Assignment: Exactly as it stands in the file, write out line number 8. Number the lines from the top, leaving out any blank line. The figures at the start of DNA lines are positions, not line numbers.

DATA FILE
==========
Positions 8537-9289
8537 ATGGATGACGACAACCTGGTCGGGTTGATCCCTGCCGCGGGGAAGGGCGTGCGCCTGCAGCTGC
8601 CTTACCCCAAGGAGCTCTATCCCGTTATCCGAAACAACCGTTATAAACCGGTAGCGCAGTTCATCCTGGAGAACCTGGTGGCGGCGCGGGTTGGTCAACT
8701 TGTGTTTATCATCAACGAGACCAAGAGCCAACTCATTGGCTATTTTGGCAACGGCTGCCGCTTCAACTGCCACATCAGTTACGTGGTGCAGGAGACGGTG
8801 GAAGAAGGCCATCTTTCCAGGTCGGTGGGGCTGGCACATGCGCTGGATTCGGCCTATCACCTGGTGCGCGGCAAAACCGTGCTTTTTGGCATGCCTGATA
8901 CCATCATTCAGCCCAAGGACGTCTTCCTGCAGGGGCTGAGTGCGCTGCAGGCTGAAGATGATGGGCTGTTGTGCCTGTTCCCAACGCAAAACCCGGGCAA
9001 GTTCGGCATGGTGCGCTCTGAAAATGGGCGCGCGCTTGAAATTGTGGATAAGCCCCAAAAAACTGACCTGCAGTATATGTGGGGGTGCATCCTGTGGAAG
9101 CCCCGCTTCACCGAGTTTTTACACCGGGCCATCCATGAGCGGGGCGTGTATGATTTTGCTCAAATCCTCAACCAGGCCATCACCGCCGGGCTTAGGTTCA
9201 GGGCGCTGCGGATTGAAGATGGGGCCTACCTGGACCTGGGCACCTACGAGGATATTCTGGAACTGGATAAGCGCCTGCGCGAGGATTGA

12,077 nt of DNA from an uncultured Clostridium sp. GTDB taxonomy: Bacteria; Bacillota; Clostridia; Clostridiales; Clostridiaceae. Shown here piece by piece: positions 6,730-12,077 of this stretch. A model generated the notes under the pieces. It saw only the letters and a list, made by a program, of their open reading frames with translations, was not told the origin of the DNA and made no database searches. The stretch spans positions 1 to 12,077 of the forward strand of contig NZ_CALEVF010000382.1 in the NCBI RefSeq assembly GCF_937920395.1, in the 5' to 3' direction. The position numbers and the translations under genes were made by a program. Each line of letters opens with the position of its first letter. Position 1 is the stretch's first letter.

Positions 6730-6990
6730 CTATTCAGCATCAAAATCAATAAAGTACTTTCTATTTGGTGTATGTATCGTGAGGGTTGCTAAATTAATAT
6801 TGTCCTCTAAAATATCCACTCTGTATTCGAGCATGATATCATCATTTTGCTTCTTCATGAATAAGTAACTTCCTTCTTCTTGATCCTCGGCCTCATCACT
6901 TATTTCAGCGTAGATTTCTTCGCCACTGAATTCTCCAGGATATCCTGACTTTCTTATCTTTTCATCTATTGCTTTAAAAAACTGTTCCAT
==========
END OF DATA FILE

9101 CCCCGCTTCACCGAGTTTTTACACCGGGCCATCCATGAGCGGGGCGTGTATGATTTTGCTCAAATCCTCAACCAGGCCATCACCGCCGGGCTTAGGTTCA